Review/Listen: City and Colour – The Hurry and the Harm


In the middle of City and Colour’s latest album The Hurry and the Harm, singer Dallas Green takes a stand against criticism against his work. The song “Commentators” bites back against critics, laying forth a strange thesis in the lines “if I overstay my welcome/I will take my things and leave/because I’m not trying to be revolutionary.” It’s a weird set of lines, especially since he’s speaking directly to critics and Internet trolls by giving them even more ammunition for their vitriol. But, the most unfortunate part of the song is that it interrupts a perfectly good album, to the point where it never really recovers from this strange aside.

Prior to Green throwing a mid-album tantrum, The Hurry and the Harm continues the trajectory of City and Colour’s previous albums, expanding the project’s folk-based melodies into something that is muscular, yet gentle in delivery. Sonically, Green has proven himself capable of transcending the punk-to-folk subgenre that has popped up in the past ten years, going beyond just churning out acoustic versions of songs that would were meant to be louder and faster. Instead, City and Colour has gone to great lengths in painting a sonic brush that makes this more than just a punk-folk record. Just listen to the opener and title track, “The Hurry and the Harm.” The song is filled with guitar effects that give it an epic feel, helping it transcend its trappings.

Harder Than Stone” continues the album’s excellent beginnings, starting out like a Ryan Adams tune before becoming it’s own thing with a soaring chorus and beautiful slide guitar. The words “I don’t need to be a father/I don’t need you to take my burden away” ring true for anyone looking to go it alone. There’s no revolutionary structure or instrumentation because there doesn’t need to be. All a song like this needs is the earnestness to back up the words and Green does that in spades.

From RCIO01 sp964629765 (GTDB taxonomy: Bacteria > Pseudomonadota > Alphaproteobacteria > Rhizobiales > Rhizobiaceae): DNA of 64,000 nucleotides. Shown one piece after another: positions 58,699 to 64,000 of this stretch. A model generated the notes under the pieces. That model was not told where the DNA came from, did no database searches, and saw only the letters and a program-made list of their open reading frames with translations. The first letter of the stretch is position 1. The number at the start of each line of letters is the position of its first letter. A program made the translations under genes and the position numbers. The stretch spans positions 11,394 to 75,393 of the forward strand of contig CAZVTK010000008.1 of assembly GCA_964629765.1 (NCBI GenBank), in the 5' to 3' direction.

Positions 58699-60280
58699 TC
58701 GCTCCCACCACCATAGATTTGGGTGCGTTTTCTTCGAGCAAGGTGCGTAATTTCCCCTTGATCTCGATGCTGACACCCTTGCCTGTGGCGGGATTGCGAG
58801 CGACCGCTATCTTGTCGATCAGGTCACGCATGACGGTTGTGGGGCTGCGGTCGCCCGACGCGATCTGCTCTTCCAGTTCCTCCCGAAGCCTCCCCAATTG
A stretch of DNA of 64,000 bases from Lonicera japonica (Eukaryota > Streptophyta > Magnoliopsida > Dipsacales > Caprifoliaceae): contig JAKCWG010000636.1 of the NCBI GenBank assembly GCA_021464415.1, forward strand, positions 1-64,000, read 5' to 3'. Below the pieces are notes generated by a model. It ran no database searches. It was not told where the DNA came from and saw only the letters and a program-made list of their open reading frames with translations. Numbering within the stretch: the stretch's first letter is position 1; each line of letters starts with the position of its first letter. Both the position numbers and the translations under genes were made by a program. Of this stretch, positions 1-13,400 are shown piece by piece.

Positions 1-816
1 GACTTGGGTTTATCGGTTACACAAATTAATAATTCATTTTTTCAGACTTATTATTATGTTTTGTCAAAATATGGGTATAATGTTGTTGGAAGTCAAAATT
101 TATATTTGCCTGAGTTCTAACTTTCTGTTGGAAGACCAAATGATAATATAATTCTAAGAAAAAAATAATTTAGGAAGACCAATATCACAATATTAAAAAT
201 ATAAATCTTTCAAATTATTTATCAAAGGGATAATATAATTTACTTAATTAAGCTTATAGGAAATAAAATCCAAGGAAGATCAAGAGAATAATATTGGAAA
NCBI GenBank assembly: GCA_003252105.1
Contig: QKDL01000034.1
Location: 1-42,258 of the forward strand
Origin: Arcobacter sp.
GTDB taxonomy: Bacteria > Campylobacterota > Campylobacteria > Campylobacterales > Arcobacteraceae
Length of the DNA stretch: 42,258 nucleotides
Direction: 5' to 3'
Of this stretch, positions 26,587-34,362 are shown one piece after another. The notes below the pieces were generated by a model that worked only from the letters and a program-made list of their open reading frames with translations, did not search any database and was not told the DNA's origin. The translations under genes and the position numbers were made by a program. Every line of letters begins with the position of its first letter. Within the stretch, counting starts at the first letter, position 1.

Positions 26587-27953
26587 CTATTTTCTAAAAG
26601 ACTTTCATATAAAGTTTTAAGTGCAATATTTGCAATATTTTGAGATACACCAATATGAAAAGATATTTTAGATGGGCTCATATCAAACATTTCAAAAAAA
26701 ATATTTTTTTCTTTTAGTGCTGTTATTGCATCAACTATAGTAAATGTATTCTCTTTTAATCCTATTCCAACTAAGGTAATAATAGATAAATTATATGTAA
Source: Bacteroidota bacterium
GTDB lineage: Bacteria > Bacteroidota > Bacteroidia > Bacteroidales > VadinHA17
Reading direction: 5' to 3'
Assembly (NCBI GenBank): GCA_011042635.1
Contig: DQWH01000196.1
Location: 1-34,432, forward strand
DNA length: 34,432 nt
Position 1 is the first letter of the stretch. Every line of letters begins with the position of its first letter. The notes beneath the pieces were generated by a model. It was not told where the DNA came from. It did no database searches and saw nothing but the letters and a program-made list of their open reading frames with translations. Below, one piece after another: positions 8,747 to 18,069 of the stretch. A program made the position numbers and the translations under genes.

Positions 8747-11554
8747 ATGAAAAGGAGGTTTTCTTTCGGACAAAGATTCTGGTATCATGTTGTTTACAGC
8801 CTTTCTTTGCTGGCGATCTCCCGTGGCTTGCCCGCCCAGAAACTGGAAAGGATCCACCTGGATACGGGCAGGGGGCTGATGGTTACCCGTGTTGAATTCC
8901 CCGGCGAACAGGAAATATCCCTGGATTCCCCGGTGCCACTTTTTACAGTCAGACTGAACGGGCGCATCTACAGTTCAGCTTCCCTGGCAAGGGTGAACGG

As the album progresses, there’s not much deviation from this formula, but there doesn’t need to be. What Green seems to misunderstand is that people are listening to City and Colour for the melody and for that naked honesty. So, when “Commentators” appears, it feels out of left field, especially with the themes of making it alone appearing throughout the record’s first five songs. Going after critics is never a good thing, just look at the Guns N Roses tune “Get in the Ring” for a great example of how to do it all wrong. But, it’s especially disappointing here because The Hurry and the Harm quickly falls apart in its second half.

That’s not to say everything is bad. “Thirst” and “Take Care” try bring back that early momentum, but there’s too much fluff here. Where those guitar effects and sonic flourishes sounded great at the beginning, it’s tired towards the end. “Ladies and Gentleman” is all bark and no bite, while “The Golden State” is a mix of clichés about California underneath an acoustic strum that is your basic Folk Song 101. A little bit of editing on here and the album could be a trim folk record with a specific theme. But, Green loses the plot halfway through and never really recovers. It’s a shame, but here’s hoping he continues on, instead taking his things and leaving it all behind.

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